We're not serious enough on electric cars
Everyone lauds the attempts being made to have more electric cars on our roads. There are major drawbacks, of course, with range anxiety prime among them - though with a little bit of management in an urban environment that can be just about coped with now.
But, without in any way detracting from the effort, we should still bear in mind that electric cars are not emissions free.
Well, most of them aren't. Most rely on power generated somewhere else. And generating that power can invoke considerable emissions. I think we lose sight of that.
I read somewhere recently that an electric car can use as much electricity in one charge as your average fridge does in six weeks. Which is a fair bit if you are charging it every day.
But that shouldn't be regarded as a downer. Why not use the goal of significantly reducing the environmental impact of power for electric cars as an incentive to produce them more efficiently?
And why not encourage wider use of electric cars by making it even more worthwhile to have one?
All sorts of proposals have been made for Ireland (where monetary incentives are quite generous) such as free parking, tolls etc.
But there is a lethargy about our official approach to them and the numbers sold bear that out. Either we are serious or we are not. And I don't think we are. We require a different sort of commitment.
I'm prompted to say so on the basis of charges that are coming down the line. This is a great juncture for the Government to step in and say: "We're going to back electric cars to the hilt and here's how."
That would show real intent.
* Speaking of range anxiety . . . BMW is anxious to play down reports its BMW i3 electric car is ready to go further in the not-too-distant future.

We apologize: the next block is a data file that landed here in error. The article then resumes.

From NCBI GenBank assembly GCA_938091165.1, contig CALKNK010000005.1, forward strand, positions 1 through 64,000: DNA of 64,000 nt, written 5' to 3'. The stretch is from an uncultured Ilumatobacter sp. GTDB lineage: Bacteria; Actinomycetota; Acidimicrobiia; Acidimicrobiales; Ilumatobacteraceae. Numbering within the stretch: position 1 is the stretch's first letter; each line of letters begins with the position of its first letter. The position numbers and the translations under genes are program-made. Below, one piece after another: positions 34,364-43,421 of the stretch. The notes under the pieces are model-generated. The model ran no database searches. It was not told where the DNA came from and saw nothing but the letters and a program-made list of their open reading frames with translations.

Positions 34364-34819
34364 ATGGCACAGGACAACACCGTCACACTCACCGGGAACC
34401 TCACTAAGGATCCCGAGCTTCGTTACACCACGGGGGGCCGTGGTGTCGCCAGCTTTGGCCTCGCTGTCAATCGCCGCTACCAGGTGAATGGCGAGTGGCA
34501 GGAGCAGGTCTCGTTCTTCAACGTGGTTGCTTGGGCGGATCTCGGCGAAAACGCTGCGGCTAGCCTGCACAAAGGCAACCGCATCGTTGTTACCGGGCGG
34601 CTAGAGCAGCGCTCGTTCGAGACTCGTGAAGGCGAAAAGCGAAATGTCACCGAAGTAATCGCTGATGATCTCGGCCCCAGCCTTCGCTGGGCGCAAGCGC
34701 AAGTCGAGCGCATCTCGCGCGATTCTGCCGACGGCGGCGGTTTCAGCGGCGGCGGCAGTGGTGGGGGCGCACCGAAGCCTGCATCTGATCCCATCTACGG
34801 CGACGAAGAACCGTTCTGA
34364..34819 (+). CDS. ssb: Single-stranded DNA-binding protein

Reports suggested it has developed a new higher-density battery that will extend the range to 200km instead of the current 160kmh. But a spokeswoman in Ireland said it was just press speculation.
* On a different electric-car tack . . . Tesla is recalling every Model S that has been bought so far after discovering a fault with a passenger's seatbelt.
It recently found a Model S in Europe with "a front seatbelt that was not properly connected to the outboard lap pre-tensioner".
There was no crash or injuries but Tesla says: "However, in the event of a crash, a seatbelt in this condition would not provide full protection."
* Despite its travails, Volkswagen is pushing ahead with plans for an electric Phaeton to rival the likes of the Tesla Model S. But it will be three or four years down the line.
* Moving away from electrics . . . Toyota here is claimingit is first in Ireland to fit an advanced safety system as standard to a city car. Its 'Safety Sense' technology pack will be on the AYGO. The company says there is "no extra cost to the driver".
* Good to see Jaguar Land Rover here expanding its retail network with the appointment of the Joe Duffy Group as North Dublin's Jaguar dealer for Sales and Aftersales at HB Dennis.
Based in Airside Motor Park, Swords, the HB Dennis outlet is also a Land Rover dealership.
* And speaking of Land Rover: production of the great Defender will end early next year.